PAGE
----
But he won't wait for important men to sneeze...
"A child froze his tongue to a nearby lamppost."

When Zachariah in Herod's temple old
Saw Gabriel appear, he fell to his knees:
"A son you'll have: John, the Forerunner foretold" -
This newsflash though great good, with doubt Zach did seize
But Gabe the Announcer was no gentle breeze:
Commanded that Zach might thus learn not to boast
"You doubt? Then till he's born I bid your tongue freeze!"
A child froze his tongue to a nearby lamppost.

O anchor-being who sits at mike or keys,
Whose name, voice, and face are known from coast to coast:
Freeze thou thine own tongue, be silent if you please.
A child froze his tongue to a nearby lamppost.

started 1/22, finished 1/23 2009

Wednesday, January 21, 2009

Agnes and Agnus

Today is the feast of the virgin-martyr, Agnes, who is just one letter away from the Latin agnus which means "lamb". Oddly enough, in ASCII, this is a prime example of "a bit of difference" - or as our Lord said, the "smallest part of a letter", since:
"e" is 0110 0101, and
"u" is 0111 0101.
Very interesting.

So in honour of her feast, I thought I would post the third story of Sister Mary Gabriel, which is called Underpainting in Gray.

Friday, January 16, 2009

Joe the Control Room Guy

Yes, yes - the conclusion of the Joe the Control Room Guy has been posted.

Which probably means I will have to hurry up and finish the illustrations.

After that, maybe I'll proceed to another sequel, or a related story. I already have the story about that wreck almost ready, and then there's the Black Hole... but finish that one first, and let me know.

Tuesday, January 13, 2009

Carmelites on the Loose!

One of the many projects-in-progress on my large (or is it long) list of entertainments is a series of short stories called Cloister Multicast, about a cloistered Carmelite nun who... well. Maybe you can tell from the title - it's a networking term I learned when I was doing that spot transport project. If not, maybe you might like something with a little high-tech adventure.

I have two of the stories so far posted over on my story blogg:

The Vestal of the Lord
Maxwell's Angel

There are actually three others completed (though the fifth actully centers on Joe Outis); there are supposed to eventually be nine total. We shall see.

And if you are wondering about who Joe Outis is, he's that "Control Room Guy" you've heard me mention. Yes, these are the same Carmelites who - er - well, they don't appear, of course... hmm. Let me try that again. Yes, this is the same cloister where the chapel is that Joe and Andy go for Mass.

Monday, January 12, 2009

Glossary for Subsidiarity and some more news

If you want to know what WATCHER is...

or a headend, or ad insertion, or perhaps the various papal encyclicals which were used in writing software to perform spot transport for cable TV, or why some trees have their roots at the top, or what Quis Custodiet Ipsos Custodes means and why it is important to all these topics - and to the idea of Subsidiarity, I have added the Glossary for my book Subsidiarity.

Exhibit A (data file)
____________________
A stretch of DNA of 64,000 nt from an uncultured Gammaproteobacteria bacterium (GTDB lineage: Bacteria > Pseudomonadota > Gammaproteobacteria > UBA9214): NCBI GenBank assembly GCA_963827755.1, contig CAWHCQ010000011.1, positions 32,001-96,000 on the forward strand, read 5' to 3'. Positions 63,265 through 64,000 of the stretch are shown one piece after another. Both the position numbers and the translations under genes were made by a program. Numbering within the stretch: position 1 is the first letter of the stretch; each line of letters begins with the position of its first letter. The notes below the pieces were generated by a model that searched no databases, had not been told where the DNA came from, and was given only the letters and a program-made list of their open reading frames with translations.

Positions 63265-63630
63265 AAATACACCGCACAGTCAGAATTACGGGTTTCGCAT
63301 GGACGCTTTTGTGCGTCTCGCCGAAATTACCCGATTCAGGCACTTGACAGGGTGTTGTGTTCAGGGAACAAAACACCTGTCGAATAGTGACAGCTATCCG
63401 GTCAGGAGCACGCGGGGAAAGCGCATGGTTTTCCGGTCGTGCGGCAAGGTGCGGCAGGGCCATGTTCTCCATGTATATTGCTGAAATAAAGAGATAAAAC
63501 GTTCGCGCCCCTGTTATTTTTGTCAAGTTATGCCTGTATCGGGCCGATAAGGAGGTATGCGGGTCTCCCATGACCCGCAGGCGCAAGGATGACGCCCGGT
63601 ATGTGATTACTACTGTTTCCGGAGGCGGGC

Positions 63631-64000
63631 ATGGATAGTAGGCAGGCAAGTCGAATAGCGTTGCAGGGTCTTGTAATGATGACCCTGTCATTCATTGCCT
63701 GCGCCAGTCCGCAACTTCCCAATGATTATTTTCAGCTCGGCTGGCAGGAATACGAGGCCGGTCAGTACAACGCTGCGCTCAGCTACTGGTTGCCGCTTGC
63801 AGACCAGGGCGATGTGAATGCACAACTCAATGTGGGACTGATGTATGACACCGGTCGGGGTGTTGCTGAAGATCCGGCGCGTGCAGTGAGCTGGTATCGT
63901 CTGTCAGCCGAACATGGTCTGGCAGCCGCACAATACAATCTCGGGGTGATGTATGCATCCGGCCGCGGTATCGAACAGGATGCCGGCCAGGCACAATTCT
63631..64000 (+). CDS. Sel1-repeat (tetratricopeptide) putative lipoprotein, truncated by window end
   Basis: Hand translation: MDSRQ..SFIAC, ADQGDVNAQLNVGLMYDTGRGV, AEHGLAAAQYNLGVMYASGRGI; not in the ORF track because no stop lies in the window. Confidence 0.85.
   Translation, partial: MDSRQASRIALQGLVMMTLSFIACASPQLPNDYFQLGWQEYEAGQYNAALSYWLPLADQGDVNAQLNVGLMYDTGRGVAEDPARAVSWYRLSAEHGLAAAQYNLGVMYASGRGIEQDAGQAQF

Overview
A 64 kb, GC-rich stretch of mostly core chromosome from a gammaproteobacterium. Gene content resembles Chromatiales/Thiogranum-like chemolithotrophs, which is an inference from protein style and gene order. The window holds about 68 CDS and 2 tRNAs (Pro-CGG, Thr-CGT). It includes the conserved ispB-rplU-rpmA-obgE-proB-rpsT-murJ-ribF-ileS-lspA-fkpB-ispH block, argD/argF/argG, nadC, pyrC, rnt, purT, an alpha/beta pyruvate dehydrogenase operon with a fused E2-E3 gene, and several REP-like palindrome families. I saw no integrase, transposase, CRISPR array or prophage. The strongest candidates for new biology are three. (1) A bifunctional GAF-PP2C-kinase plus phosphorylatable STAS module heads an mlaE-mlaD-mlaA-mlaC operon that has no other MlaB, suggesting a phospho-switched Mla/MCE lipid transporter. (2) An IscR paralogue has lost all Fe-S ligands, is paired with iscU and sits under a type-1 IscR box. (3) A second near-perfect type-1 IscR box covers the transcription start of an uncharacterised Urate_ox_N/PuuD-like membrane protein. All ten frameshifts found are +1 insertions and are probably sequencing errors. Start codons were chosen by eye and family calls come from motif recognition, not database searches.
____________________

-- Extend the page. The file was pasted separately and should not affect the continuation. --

Also I have added a number of chapters to my novel, Joe the Control Room Guy, so if you'd rather read a mystery story which will tell you the same thing, you can. (You will especially want to pay attention to chapters 58 through 64.)

Sunday, January 11, 2009

The Exciting Part

Well, I have decided to byte the bullet. Today I posted seven chapters of my novel. Yes, the one about Joe the Control Room Guy:
... but how can I really comment about what's in them? It's not fair for me to say.

Yes, we're embarking on the exciting part now, so I can't even post pictures or give hints.

Except I will say this, which won't spoil anything for the true mystery fans out there: if you have been wondering about the Wreck which Joe was involved with - the wreck of the Phosploion, which happened on the shoals east of Quayment back on December 22, 2001, you will get a hint or two about it. But the story has been written! It is a rather curious Christmas story, told in two parts, and it is a good deal shorter than this novel, but since it happens before the novel which is happening in 2004), it is of course a sequel - yes, that's what I said. So keep reading, and when you are done, perhaps you will get to read that one too. Among other things, it also gives a good deal of insight into both the Outis family and the Weaver family, a little of the larger action of Quayment, and a bit of the provenance of the relic which...


Oops. Did I just say "relic"? I didn't say anything about any relic. There's no relic mentioned so far in my novel about Joe, anyway. I must have meant to say something else. (Heh, heh, heh.)

But then I've promised that you'd meet a cloistered Carmelite too. Maybe you ought to find out how such a curious person can have anything to do with cable TV and all the rest. Ah, alas: how poorly even well-planned fiction can give a taste of the real world...